Mental Health Care Fact Sheet from Consumer Reports


MENTAL-HEALTH CARE FACT SHEET

Antidepressants and Adolescent Suicide
The number of U.S. children taking antidepressants has more than doubled since the early 1990’s. In the past year, new evidence has emerged suggesting a possible connection between starting antidepressant treatment and an increase in suicide risk. The FDA says to watch for signs of increased suicidal thinking in children and adults who start taking antidepressants or when the dose changes. Until more is known, experts advise parents of a depressed child to follow these guidelines:
o Treat depression promptly and aggressively because the condition itself is a major risk factor for suicide.
o Try intensive talk therapy first. Use antidepressant medication only as a last resort if there’s no improvement.
o When medication is necessary, children starting a drug should be watched closely for signs of thoughts of self-harm. Symptoms include talking or writing about death, self-mutilation, abrupt withdrawal from family and friends, and giving away prized possessions. Other symptoms that warrant concern include increased anxiety, agitation or restlessness, insomnia, irritability, and hostility.
o Children who have been on antidepressants for more than a few months can safely continue if the medication is helping and they are not having suicidal thoughts or unacceptable side effects.
o Never discontinue an antidepressant without consulting your doctor. Abrupt stopping can bring on discontinuation symptoms such as increased agitation or restlessness. Your doctor can provide a schedule for gradually tapering off the dose.
More information on antidepressants and adolescent suicide is available free at www.ConsumerReports.org.
Understanding Talk Therapy Options
Consumer Reports’ reader survey found that a combination of talk therapy and drugs was the overall winner for treating depression and anxiety. “Mostly talk” therapy was almost as effective if it lasted 13 or more visits. But striking the right balance between medication and “enough” therapy sessions can be tricky. Asking hard questions of the professional recommending treatment can help you understand the options. These questions should include:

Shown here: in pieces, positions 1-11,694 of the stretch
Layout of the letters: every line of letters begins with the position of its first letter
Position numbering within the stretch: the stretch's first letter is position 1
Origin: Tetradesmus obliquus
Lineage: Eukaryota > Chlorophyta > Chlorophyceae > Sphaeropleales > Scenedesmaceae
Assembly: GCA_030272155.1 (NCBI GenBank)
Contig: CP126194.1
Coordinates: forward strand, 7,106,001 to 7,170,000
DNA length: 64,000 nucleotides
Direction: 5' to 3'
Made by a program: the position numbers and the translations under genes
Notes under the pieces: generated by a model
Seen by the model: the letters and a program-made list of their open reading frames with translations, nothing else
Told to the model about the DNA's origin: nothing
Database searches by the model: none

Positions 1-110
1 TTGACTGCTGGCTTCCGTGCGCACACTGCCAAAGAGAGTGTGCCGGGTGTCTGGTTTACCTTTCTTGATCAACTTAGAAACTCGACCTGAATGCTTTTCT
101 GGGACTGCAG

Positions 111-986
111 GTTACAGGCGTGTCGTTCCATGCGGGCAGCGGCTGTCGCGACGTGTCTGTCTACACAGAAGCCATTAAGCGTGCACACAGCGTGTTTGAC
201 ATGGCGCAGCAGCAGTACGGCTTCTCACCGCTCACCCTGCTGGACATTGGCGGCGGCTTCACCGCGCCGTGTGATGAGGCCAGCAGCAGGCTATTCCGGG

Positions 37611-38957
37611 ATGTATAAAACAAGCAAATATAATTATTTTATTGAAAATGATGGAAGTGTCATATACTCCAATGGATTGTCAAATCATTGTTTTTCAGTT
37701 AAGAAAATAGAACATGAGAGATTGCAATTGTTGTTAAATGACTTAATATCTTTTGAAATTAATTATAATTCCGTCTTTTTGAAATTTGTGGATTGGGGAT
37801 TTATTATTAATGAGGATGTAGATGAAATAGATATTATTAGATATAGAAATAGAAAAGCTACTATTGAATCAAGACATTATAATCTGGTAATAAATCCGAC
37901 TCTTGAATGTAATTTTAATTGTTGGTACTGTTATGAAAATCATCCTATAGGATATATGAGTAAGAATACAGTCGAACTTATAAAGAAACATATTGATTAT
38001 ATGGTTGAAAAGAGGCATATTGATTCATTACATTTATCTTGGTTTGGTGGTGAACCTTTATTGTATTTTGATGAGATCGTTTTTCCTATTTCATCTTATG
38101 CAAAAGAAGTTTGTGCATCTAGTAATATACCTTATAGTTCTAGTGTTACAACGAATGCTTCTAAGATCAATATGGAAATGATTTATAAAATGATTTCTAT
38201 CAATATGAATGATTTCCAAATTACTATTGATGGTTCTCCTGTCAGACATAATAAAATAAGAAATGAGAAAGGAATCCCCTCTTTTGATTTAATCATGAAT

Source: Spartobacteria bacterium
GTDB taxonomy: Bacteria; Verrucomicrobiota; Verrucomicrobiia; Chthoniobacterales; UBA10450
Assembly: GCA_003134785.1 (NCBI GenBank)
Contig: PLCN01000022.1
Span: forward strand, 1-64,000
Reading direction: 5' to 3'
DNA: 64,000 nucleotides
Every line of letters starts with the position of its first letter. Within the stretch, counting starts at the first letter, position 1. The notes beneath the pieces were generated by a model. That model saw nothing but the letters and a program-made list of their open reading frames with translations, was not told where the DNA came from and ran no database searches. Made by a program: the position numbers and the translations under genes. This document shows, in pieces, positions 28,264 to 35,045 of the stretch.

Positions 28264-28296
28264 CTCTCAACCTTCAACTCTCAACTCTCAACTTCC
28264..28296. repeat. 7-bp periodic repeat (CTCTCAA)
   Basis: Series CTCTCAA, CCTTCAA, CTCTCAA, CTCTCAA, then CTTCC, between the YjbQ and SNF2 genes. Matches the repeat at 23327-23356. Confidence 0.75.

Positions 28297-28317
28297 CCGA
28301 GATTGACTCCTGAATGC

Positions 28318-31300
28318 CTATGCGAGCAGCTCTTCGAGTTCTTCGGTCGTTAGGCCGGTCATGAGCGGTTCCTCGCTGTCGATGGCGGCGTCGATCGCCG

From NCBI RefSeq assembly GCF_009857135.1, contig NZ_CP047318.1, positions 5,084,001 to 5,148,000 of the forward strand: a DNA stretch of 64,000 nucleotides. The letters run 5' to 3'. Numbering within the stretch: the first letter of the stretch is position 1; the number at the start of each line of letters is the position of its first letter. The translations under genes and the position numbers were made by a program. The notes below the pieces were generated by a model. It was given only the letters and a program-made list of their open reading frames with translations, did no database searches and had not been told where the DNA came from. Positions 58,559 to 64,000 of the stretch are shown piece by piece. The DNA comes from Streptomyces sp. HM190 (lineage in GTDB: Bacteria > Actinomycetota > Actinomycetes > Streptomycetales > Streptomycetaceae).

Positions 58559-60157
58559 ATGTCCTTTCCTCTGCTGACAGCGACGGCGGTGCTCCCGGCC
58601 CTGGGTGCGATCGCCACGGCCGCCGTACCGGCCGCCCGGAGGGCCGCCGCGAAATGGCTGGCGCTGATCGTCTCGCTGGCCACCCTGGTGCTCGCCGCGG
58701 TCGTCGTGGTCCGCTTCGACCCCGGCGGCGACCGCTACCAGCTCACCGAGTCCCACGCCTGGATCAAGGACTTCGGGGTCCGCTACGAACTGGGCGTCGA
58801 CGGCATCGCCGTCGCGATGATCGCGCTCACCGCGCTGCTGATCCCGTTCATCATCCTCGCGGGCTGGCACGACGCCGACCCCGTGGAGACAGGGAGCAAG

o What’s your understanding of this problem?
o What kind of treatments would you recommend and why?
o How long will it take to experience some relief of symptoms?
o How long will I need to stay on medication and/or continue talk therapy to get the maximum benefit?
Action Steps for Best Results
Consumer Reports’ research has found that it requires some consumer savvy to get the best results from treatments for depression and anxiety. In Consumer Reports’ survey of about 3,000 readers, respondents who were most satisfied with their mental-health care and had the best outcomes were more likely to:
o Research their problem in advance of seeking help.
o Interview more than one professional.
o Ask therapists whether they had experience treating that problem.
o Bring a family member or a friend to an office visit.
o Keep a written record of their treatment and emotional state.
o Apply what they were learning in treatment to their daily lives. This involves working hard at therapy and putting suggestions into action–the best predictor of a good outcome in the Consumer Reports survey.
News media can reprint this information using the following citation: Reprinted with permission from Consumer Reports, October 2004, www.ConsumerReports.org.